A sensitive young college student is haunted by his hometown and the girl he never quite managed to leave behind.
The homecoming novel is such a tricky business—all that aching pining, the pregnant pauses, the glossy remembrances of truly ordinary moments. It’s all here in the deftly composed but emotionally sodden debut novel by essayist and literary critic Lytal. This go-round is sincere to the point of exasperation, while the whole story is trying so hard to be something weightier than its parts. Young Jim Praley has come home from the big city to visit his parents in Tulsa, a hometown that Praley delights in spinning into fables for his friends, his “Tulsa stories.” At a party, Jim meets Adrienne Booker, the bright beating heart of the Tulsa art and music scene, who ruthlessly and casually sleeps with him. They spend a summer kind-of together, barring the bisexual advances of Adrienne’s BFF Chase Fitzpatrick. Eventually, the romance simply fizzles out, and Jim returns to the East Coast to finish college and work at a small literary press. Drowning himself in parties and work years later, Jim is startled when he gets word from Chase that Adrienne has been seriously injured in a drunken motorcycle accident. Unfortunately, the narrative falls off a cliff in this second half as Jim reconnects with friends, fences with Adrienne’s family and contemplates staying in Tulsa with his broken ex-girlfriend. Lytal writes with compassion, but the long poetic sequences about walking around a city get a bit melodramatic over time. “I had used downtown as the backdrop to a love story—but most people aren’t so willful. At their roots, the skyscrapers are dumb,” he writes. Neither offbeat enough to keep readers’ attentions nor poignant enough to justify its lingering melancholia, the whole sad affair winds up feeling like a half-finished love letter at the bottom of a drawer.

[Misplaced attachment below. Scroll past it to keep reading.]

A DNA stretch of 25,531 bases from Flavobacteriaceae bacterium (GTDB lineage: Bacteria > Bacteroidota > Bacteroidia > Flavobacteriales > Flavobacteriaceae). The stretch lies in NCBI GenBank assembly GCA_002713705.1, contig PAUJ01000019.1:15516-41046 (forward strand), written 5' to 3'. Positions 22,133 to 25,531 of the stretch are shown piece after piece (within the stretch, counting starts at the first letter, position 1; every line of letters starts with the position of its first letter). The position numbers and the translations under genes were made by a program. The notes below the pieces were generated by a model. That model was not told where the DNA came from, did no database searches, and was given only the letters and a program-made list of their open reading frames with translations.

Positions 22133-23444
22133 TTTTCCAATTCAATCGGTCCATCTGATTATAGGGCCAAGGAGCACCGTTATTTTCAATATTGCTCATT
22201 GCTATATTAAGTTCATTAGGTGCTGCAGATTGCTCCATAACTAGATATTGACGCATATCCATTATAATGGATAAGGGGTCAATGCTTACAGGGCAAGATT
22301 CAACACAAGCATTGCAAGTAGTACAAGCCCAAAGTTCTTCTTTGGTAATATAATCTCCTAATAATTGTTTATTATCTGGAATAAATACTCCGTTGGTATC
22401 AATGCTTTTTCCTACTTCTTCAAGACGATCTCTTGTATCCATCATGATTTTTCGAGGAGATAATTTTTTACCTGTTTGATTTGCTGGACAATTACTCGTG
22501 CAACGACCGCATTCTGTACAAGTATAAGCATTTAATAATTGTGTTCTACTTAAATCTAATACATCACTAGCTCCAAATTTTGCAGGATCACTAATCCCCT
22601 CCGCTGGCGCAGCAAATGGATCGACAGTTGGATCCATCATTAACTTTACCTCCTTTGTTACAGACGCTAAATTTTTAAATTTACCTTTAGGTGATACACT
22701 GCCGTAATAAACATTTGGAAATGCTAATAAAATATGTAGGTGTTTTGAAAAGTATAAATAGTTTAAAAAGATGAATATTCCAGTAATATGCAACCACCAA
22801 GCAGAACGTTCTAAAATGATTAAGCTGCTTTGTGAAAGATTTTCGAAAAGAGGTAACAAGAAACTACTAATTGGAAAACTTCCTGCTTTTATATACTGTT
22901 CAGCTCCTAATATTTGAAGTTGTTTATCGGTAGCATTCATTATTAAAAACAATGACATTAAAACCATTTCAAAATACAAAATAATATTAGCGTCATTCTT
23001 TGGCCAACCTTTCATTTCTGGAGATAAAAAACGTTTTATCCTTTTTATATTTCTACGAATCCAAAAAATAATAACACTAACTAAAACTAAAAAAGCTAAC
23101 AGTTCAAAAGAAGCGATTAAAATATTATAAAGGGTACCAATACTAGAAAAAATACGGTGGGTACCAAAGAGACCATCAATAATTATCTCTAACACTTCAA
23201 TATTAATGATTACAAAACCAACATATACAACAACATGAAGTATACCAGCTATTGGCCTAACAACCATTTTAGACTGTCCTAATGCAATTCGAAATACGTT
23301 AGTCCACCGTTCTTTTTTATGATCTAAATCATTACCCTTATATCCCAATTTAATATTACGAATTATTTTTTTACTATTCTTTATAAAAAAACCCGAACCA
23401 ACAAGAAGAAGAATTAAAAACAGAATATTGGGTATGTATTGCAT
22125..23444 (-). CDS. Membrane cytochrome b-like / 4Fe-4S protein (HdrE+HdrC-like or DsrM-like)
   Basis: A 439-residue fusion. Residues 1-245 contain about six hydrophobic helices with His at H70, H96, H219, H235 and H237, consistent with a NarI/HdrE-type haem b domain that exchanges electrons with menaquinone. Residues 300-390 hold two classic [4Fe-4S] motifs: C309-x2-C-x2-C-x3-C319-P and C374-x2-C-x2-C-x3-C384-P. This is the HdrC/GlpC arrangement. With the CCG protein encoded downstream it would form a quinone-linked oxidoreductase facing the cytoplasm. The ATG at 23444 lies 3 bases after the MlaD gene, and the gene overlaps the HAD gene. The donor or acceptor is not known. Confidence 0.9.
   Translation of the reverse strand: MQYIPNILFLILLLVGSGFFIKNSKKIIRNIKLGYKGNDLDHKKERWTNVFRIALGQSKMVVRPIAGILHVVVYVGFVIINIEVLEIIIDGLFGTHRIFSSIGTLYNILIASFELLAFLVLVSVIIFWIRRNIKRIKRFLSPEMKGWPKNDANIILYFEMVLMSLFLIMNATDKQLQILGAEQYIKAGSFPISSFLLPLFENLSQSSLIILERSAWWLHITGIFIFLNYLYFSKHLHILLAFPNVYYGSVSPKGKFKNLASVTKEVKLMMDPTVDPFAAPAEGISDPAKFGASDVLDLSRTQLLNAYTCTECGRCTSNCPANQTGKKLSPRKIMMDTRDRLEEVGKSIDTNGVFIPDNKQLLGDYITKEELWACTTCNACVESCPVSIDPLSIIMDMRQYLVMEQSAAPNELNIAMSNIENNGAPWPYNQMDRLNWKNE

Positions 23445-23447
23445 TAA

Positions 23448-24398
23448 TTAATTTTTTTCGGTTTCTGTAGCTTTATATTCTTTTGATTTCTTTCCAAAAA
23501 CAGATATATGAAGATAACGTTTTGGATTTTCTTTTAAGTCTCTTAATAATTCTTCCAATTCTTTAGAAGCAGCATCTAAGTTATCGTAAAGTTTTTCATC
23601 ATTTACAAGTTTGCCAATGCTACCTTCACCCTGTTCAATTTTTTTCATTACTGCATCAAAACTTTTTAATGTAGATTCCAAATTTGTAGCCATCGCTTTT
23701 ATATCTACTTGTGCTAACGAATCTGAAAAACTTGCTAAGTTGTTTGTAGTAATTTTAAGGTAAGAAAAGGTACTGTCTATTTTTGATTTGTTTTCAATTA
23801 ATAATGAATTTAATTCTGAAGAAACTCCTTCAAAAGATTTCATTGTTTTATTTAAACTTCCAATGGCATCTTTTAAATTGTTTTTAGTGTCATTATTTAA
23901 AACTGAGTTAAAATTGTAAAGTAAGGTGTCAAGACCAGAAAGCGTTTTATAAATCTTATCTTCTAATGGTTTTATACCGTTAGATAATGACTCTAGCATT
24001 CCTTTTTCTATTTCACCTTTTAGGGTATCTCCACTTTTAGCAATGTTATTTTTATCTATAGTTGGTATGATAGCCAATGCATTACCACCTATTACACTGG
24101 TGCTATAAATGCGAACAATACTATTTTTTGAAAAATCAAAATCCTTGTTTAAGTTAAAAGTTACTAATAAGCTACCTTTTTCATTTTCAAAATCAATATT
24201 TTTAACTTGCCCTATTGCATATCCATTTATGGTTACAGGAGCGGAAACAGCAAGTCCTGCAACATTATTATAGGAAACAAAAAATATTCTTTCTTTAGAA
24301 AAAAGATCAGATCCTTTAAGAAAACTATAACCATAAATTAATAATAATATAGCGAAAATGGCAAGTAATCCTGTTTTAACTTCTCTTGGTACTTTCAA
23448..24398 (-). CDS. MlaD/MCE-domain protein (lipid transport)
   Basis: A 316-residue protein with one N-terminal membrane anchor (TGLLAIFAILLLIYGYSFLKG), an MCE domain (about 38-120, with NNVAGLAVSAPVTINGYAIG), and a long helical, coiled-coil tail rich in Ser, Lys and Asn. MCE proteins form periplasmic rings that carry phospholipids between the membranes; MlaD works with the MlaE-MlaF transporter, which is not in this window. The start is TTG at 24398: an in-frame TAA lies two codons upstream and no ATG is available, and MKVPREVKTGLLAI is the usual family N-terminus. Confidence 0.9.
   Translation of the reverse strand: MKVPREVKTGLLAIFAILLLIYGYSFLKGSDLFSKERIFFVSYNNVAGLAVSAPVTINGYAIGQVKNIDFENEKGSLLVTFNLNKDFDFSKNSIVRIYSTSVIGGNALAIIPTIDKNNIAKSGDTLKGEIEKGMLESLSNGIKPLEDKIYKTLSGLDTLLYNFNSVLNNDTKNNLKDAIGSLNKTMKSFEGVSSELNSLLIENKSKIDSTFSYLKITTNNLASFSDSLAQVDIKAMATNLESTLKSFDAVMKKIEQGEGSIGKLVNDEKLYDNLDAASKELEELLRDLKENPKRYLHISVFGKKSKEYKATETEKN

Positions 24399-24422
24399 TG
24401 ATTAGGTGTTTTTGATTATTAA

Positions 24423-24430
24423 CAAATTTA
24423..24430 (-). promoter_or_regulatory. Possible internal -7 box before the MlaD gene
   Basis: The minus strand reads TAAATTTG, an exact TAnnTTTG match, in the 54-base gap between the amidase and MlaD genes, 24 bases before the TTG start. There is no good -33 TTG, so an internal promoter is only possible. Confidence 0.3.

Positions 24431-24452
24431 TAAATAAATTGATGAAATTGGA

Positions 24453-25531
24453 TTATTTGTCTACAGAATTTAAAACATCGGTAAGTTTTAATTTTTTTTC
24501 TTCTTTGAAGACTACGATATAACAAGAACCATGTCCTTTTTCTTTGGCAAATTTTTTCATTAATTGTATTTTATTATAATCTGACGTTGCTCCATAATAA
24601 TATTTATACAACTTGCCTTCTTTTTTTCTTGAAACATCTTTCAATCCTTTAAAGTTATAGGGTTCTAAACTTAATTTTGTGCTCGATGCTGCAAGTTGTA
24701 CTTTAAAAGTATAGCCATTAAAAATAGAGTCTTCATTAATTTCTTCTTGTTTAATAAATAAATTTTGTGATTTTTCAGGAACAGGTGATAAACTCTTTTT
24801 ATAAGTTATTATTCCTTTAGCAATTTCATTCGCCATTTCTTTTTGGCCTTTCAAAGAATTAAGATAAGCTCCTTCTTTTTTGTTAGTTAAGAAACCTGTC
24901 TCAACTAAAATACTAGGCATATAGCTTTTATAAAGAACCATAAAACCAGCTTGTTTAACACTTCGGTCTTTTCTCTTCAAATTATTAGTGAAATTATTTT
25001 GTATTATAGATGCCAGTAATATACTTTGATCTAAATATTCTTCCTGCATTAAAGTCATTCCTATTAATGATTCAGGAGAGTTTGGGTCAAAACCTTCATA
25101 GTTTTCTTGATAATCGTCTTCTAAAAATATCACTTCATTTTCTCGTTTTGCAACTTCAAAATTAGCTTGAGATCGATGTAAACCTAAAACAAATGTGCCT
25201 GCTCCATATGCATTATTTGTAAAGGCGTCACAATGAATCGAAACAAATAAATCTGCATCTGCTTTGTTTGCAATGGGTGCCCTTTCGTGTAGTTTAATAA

An off-key Midwestern reminiscence with a self-pitying air of despondency.